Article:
Fallout: The Financial Crisis

Who should have the power to regulate

Steve Henn May 20, 2009
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Fallout: The Financial Crisis

Who should have the power to regulate

Steve Henn May 20, 2009
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TEXT OF STORY

Kai Ryssdal: Political debates in Washington are a dime a dozen, if not cheaper. But the one Congress is gearing up for now is a biggie. This sounds a bit grand, but it’s basically about how capitalism ought to work. How should banks and hedge funds be regulated? How — and how well — should executives be compensated? And what should the government do to protect the public from the crisis that we’re living through now ever happening again. We asked Marketplace’s Steve Henn how negotiations might play out.


STEVE HENN: It’s mostly behind the scenes right now, but it’s shaping up to be a nasty fight. Imagine for a second you are a consumer advocate, like Ed Mierzwinski from the U.S. Public Interest Research Group. You’re convinced whacked out executive pay incentives on Wall Street encouraged the risk taking that led to this crisis.

ED MIERZWINSKI: Calling it executive pay is almost a misnomer because junior bankers were receiving million-dollar bonuses.

If you’re Ed, in your corner you have 200 million angry Americans and lots of financial heavy weights. So you might think that putting some limits on how Wall Street structures paychecks would be a slam dunk.

But just imagine, for a second, who you are up against.

STEVE Talbott: It will be every major and minor business and industry and every publicly traded company.

Scott Talbott is a lobbyist with the Financial Services Roundtable. He acknowledges that bonus incentives were a problem but…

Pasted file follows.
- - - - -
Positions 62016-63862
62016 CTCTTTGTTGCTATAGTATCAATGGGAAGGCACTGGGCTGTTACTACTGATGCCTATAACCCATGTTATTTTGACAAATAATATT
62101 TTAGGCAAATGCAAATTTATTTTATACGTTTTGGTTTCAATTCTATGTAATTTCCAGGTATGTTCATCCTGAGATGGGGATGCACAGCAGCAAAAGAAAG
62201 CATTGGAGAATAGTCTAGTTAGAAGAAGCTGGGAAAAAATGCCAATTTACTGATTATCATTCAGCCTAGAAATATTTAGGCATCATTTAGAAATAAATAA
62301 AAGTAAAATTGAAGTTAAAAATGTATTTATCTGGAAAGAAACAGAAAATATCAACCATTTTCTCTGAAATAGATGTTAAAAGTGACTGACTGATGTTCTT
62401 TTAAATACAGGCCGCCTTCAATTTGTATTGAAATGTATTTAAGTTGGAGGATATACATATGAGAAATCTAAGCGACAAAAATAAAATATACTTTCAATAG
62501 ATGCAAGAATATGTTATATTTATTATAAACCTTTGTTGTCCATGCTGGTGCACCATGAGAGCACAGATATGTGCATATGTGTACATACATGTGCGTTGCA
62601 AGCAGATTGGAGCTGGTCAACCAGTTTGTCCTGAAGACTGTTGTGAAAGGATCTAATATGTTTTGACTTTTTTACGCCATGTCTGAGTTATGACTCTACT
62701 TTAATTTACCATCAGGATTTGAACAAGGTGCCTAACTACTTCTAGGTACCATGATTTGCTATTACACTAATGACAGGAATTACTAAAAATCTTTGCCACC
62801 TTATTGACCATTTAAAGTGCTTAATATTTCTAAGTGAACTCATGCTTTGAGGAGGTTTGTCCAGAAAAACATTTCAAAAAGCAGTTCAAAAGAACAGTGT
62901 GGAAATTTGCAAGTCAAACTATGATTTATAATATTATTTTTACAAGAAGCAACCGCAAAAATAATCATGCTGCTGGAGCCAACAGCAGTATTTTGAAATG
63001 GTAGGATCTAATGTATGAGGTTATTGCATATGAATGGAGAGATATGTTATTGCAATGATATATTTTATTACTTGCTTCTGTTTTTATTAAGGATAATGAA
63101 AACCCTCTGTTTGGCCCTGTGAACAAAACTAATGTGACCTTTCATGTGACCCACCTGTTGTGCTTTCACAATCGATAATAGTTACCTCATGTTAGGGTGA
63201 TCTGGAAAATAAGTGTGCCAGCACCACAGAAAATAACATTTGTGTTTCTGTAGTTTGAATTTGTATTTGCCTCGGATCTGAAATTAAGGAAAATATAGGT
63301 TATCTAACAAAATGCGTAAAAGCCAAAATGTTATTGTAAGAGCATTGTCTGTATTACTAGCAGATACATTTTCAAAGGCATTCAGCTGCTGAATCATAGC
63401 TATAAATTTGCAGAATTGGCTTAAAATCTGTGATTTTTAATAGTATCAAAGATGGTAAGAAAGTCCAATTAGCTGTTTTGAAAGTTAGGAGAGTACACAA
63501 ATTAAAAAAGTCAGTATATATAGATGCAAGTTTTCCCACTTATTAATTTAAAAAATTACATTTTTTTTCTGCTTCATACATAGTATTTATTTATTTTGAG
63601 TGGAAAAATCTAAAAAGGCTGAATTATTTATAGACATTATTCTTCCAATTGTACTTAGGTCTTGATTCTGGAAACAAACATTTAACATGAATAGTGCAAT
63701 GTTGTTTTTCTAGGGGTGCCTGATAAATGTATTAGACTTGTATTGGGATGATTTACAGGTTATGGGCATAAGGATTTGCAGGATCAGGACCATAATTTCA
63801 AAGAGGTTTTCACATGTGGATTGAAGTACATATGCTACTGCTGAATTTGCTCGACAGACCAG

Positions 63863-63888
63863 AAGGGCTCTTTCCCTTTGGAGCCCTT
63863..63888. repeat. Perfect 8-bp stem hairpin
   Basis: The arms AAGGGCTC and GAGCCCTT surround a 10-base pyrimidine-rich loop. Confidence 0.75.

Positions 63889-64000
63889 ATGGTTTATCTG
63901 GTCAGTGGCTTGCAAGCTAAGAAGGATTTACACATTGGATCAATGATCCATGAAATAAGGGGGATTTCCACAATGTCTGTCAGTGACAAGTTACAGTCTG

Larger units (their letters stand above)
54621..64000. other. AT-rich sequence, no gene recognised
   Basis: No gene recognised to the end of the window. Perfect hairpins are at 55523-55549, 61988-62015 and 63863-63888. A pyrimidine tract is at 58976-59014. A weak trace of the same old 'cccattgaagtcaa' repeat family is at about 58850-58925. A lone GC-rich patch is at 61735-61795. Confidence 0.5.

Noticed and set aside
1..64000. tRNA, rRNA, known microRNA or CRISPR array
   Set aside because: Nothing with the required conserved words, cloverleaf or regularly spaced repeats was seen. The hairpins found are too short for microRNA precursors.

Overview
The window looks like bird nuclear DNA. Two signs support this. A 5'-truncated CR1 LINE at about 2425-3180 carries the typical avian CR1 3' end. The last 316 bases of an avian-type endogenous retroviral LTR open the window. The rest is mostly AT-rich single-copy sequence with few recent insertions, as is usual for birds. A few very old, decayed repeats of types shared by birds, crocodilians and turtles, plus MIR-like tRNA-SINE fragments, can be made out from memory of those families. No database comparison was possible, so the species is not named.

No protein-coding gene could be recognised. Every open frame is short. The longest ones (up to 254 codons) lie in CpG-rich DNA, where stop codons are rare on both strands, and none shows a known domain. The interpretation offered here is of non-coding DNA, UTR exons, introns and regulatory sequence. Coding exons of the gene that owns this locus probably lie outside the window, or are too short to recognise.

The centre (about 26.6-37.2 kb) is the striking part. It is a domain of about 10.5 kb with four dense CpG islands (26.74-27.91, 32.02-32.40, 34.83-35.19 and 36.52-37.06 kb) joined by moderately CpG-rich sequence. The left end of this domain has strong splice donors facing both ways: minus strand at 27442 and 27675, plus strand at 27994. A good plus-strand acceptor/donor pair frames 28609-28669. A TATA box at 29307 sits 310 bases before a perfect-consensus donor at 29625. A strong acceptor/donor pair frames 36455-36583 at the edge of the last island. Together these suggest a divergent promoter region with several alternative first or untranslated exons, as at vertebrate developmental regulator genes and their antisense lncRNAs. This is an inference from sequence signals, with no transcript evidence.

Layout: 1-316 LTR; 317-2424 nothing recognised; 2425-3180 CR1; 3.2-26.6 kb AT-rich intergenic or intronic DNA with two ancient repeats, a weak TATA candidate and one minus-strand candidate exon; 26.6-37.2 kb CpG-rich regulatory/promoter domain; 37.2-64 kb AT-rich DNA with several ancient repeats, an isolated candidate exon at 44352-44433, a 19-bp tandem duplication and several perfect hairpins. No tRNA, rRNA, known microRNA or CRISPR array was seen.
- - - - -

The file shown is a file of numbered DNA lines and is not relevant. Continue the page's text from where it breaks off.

TALBOTT: We think that the best place to set compensation is by compensation boards.

In other words, let the boards of directors decide. And most high-tech, pharmaceutical, and oil industry executives agree.

And this is just one relatively minor issue in a package of reforms the administration is considering, including Harvard law professor Elizabeth Warren’s idea for a commission to protect consumers for a deceptive mortgages or credit cards off the market before they blow up in consumers’ faces.

ELIZABETH WARREN: Those consumer financial products, ultimately, the dangerous ones, the ones full of tricks and traps, they destabilized this entire economic system.

The financial service industry hates the idea of a consumer product safety commission for banks, so it’s lining up against it. Lobbyists like Talbott argue a new consumer advocate isn’t necessary.

TALBOTT: I would think that the Fed considers the consumer angle in everything that they do. They have to, that’s their role as the regulator for the financial institution.

But consumer advocates like Ed Mierzwinski say the Fed failed in that role.

Mierzwinski: The Federal Reserve blew it, and they blew it badly.

Mierzwinski says not only did the Fed not protect consumers, it didn’t keep the system stable either.

Mierzwinski: Plain and simple, the Federal Reserve is not accountable to the public. And that may be good for monetary policy, but it’s not good for risk.

Still, the big financial services companies are pushing Congress to make the Fed the overarching regulator for the financial industry, responsible for stopping threats to the entire system.

And that will be another big fight.

In Washington, I’m Steve Henn for Marketplace.

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